This is the chapter 9 out of 19 chapters of our Cambodia Investment Guide. Learn the best way to invest in Cambodia. Download the full publication here.
The Cambodian Stock Exchange (CSX), a joint venture between the government of Cambodia and Korea Exchange, was established in mid-2011 to oﬀer increased access to the equity capital markets in Cambodia. For this purpose, the Securities and Exchange Commission of Cambodia (SECC) was established to assist the government on the strategic and regulatory aspects of the securities market in Cambodia and to license all relevant securities-related operators, including the securities market operator, securities depository, clearance and settlement of facility operators, underwriters, dealers, brokers, investment advisors, securities representatives, investment advisory representatives, securities-specialized accounting firms, cash settlement agents, securities registrars, securities transfer agents and paying agents.
This chapter will primarily help companies and investors understand the general regulatory framework of securities, initial public oﬀerings and corporate governance of the listing company.
The securities market is primarily governed by the Law on the Issuance and Trading of Non-Government Securities, dated October 19, 2007 (Securities Law) and its implementing Sub-Decree No. 54, dated April 8, 2009 (Securities Sub-Decree); implementing regulations issued by the SECC; and the Law on Government Securities, dated January 10, 2007 (Government Securities Law).
Securities include government securities and non-government securities. Non-government securities issued by public limited companies or other legal entities include equity securities, bonds or debentures, interests in a managed investment scheme, derivative instruments, and government securities including Treasury bills, Treasury bonds, and other instruments creating or acknowledging indebtedness and issued by or on behalf of the government.
Securities market operators, clearance and settlement facilities operators, and securities depository operators may be separately licensed by the SECC. The National Bank of Cambodia (NBC) may operate a clearance and settlement facility or securities depository without being licensed by the SECC. A securities market operator may not be authorized unless clearance and settlement facilities are adequately established. A securities market, deposit, and clearance and settlement operator license was issued on February 28, 2011 to only one company – the CSX, which is 55 percent owned by the Cambodian government and 45 percent owned by Korea Exchange.
Securities firms, including underwriters, dealers, and brokers, may trade securities in the securities market under their own account or on behalf of their clients. Securities firms must be licensed by the SECC. Certain securities dealers will be exempt from licensing requirements where the dealers engage in certain exempt securities transactions.
A securities underwriter may:
Additionally, a securities underwriter may also operate a securities dealing, securities brokerage and investment advisory business.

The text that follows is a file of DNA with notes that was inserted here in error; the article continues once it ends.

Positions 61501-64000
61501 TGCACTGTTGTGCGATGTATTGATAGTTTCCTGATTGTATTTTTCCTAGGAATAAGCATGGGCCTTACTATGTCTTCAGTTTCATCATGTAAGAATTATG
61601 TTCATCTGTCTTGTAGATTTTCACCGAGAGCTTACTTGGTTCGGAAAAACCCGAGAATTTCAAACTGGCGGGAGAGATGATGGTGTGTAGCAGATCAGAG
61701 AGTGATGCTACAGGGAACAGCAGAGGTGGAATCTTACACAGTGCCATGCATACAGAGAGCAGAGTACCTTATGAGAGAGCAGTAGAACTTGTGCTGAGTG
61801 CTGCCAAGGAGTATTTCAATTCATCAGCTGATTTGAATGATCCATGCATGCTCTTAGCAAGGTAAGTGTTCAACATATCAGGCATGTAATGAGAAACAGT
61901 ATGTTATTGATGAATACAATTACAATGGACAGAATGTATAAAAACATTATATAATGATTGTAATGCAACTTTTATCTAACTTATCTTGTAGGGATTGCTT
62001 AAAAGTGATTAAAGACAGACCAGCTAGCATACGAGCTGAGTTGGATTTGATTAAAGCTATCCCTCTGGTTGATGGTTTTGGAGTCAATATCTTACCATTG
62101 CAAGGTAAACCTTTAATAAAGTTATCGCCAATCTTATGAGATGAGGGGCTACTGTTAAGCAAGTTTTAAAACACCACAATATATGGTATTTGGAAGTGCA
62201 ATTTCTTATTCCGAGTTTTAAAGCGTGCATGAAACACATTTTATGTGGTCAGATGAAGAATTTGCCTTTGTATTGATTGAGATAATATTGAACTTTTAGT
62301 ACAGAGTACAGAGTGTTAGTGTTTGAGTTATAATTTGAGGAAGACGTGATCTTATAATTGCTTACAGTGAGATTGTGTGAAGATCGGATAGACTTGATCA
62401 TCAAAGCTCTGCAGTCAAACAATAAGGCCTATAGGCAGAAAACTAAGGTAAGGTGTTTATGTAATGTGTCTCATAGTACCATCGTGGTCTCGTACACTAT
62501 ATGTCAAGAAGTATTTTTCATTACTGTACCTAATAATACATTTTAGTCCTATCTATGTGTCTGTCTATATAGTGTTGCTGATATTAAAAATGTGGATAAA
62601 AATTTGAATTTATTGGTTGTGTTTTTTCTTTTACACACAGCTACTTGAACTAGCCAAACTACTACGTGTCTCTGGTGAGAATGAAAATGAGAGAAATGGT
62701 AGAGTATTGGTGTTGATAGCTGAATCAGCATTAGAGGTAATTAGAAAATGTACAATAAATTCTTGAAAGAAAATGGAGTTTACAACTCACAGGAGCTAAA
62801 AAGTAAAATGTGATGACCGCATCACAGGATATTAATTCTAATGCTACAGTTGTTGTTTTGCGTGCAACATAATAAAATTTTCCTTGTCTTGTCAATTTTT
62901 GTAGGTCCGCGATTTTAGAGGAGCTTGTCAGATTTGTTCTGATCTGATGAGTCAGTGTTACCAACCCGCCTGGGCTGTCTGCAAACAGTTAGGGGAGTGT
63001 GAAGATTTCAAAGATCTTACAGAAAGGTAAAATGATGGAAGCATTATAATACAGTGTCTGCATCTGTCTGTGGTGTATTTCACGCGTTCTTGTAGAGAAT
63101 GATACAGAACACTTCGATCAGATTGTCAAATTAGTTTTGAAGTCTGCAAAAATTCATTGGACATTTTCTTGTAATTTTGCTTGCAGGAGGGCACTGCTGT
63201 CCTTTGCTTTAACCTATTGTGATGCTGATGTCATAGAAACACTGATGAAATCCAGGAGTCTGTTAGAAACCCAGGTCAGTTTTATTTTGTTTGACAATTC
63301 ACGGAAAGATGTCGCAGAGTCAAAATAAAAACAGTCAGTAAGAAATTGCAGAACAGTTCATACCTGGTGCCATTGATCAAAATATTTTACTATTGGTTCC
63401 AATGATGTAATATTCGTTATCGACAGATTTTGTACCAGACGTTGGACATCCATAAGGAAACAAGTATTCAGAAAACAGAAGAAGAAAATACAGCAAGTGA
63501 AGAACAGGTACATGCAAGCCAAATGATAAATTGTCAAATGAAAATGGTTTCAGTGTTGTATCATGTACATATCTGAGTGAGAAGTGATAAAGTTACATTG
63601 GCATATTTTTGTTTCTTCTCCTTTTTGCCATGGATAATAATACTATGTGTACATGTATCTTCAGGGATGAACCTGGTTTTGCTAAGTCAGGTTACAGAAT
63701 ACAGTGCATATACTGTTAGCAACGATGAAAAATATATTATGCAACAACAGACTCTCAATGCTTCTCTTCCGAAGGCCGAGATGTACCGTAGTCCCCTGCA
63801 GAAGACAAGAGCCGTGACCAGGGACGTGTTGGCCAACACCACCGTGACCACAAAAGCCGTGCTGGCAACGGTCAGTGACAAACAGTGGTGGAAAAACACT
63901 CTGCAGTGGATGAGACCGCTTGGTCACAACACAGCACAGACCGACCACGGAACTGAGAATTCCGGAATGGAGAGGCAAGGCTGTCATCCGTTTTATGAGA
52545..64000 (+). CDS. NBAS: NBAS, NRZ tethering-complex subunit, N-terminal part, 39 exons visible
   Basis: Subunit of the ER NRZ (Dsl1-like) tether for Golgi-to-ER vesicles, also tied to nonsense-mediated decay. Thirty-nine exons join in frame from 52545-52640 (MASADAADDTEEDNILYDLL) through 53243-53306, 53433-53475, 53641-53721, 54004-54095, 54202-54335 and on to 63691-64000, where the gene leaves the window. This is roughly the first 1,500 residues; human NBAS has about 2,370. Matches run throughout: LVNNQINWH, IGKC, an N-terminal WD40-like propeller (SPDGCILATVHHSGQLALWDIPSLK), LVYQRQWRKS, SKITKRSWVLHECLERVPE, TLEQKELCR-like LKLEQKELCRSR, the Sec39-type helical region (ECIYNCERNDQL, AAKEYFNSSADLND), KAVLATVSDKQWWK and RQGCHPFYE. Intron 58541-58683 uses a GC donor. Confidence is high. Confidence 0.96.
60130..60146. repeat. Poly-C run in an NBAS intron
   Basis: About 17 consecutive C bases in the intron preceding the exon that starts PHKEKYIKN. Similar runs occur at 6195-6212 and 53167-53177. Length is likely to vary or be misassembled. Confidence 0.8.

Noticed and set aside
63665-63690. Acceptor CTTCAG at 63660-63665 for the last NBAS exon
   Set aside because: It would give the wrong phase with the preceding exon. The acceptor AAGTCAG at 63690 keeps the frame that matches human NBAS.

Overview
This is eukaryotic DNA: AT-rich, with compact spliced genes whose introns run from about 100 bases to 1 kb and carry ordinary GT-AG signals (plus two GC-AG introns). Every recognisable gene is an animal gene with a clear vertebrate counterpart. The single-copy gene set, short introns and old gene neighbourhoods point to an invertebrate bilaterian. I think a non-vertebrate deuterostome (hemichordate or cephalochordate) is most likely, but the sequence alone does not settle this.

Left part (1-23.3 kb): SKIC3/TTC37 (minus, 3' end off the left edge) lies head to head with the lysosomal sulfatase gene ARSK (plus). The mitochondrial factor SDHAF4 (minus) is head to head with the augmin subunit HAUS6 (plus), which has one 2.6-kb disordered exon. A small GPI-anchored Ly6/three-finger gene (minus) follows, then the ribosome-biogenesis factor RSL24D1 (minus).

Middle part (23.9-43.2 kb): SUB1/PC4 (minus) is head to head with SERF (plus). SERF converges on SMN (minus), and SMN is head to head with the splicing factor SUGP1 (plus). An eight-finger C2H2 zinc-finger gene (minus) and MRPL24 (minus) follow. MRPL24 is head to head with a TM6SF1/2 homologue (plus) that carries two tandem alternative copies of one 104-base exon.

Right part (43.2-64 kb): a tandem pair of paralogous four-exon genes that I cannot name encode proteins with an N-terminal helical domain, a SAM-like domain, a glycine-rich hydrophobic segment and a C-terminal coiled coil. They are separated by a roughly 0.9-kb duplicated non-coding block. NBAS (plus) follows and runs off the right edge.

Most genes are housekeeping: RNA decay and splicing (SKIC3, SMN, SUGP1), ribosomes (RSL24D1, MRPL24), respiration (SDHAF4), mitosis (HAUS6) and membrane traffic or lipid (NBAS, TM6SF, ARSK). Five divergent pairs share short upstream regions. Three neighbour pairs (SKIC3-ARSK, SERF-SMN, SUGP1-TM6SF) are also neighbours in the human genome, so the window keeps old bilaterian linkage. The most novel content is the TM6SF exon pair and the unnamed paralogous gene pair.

A securities dealer may trade securities on its own account and at its own risk. Additionally, a securities dealer may also operate a securities brokerage and investment advisory business.
A securities broker may buy or sell securities on behalf of and by the order of its clients for a commission. A securities broker may also operate an investment advisory business.
An investment advisory firm is a professional firm licensed by the SECC to provide investment advisory services to public investors regarding decisions on securities investment. Fifteen securities and investment advisory firms were licensed by the SECC for an initial term of two years from 19 October 2010. Currently there are six securities underwriters, one securities dealer and three securities brokers licensed by the SECC.
Securities may be issued under the form of private placement or initial public oﬀering (IPO). Private placements may be made only if: i) the total number of people to whom the oﬀer is made is no more than 30; and ii) the oﬀering is not publicly advertised by any means including for the purposes of asking for information or any advice on the securities investment.
Private placements will not be authorized by the SECC, but the SECC must be notified of the placement when the private placement is completed, and the result of the placement must be reported to the SECC. To date, no comprehensive guidelines or regulations have been adopted to regulate private placements.
Securities cannot be publicly issued and traded unless they are authorized by the SECC upon all requirements being satisfied. An IPO may not be conducted unless, amongst other things, the requirements in the following sections are satisfied.
In late 2015, the SECC redefined the stock exchange markets by introducing a new market called the Growth Board. The original stock exchange market being called the Main Board. Although these two stock exchange markets are not expressly defined, based on the listing requirements for each board, these two markets are operated based on the size of the companies proposing to list. Pursuant to Prakas 006/15 on Implementation of Listing Rules dated 10 September 2015, at the application date, to be listed in the Main Board, an eligible applicant must have total shareholders’ equity of KHR 30,000,000,000 (approximately equivalent to USD 7,500,000) and KHR 2,000,000,000 (approximately equivalent to USD 500,000) to be listed in the Growth Board. Any listed company may apply to move from the Growth Board to the Main Board, subject to submission of an application to the SECC and fulfillment of requirements under the Main Board. Pursuant to this Prakas, it is understood that the purpose of the Growth Board is a listing market instituted for small and medium sized enterprises and newly incorporated companies that have potential for high growth.